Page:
A scientist from the U.K. and one from Japan won the Nobel Prize for Medicine on Monday, it was announced.
The committee at Stockholm’s Karolinska Institute said in a press release that John B. Gurdon, 79, of the Gurdon Institute in Cambridge and Shinya Yamanaka, 50, of Kyoto University “discovered that mature, specialized cells can be reprogrammed to become immature cells capable of developing into all tissues of the body,” and received the prize.
The two share a $1.2 million award. In 1962, Gurdon replaced the nucleus of a frog’s egg with the nucleus of a frog’s intestinal cell, and the cell was able to develop into a frog. In 2006, Yamanaka found the combination of genes that would reprogram a complete mature cell to become an immature stem cell, the release states.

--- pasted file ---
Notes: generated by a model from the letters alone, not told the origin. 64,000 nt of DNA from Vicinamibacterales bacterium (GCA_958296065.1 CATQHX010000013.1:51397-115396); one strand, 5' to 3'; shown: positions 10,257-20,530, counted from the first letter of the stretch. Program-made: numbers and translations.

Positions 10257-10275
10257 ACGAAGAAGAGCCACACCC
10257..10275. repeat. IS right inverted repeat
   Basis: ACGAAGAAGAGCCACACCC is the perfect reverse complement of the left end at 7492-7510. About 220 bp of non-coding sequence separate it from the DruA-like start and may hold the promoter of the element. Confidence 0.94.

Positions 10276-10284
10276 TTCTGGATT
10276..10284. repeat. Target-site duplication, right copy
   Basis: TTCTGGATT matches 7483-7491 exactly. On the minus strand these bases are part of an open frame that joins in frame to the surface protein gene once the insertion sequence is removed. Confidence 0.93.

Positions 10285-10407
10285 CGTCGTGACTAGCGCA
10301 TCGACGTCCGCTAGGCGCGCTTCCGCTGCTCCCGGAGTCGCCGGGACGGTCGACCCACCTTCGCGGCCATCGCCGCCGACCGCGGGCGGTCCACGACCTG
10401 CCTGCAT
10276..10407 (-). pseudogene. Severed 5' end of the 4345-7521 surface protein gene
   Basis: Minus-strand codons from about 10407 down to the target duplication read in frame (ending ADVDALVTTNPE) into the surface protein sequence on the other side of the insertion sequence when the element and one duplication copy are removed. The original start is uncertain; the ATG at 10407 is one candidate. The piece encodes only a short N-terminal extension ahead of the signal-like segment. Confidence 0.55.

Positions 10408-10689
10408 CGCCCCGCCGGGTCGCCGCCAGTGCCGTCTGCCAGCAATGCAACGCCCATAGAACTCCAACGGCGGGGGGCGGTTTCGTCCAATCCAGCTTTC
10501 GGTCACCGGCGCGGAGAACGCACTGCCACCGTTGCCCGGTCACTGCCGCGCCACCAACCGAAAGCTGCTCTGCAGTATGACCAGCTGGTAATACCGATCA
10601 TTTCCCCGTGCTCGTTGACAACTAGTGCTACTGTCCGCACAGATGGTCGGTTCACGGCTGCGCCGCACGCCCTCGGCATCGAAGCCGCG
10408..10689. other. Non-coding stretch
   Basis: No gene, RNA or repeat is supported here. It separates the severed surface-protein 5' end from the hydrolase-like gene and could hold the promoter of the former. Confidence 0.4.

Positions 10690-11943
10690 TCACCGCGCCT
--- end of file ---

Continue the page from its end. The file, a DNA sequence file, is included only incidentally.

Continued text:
“These groundbreaking discoveries have completely changed our view of the development [of] cellular specialization. We now understand that the mature cell does not have to be confined forever to its specialized state,” the Karolinska Institute said, and added that the scientists’ discovery meant that “textbooks have been rewritten.”
“By reprogramming human cells, scientists have created new opportunities to study diseases and develop methods for diagnosis and therapy,” the release adds.
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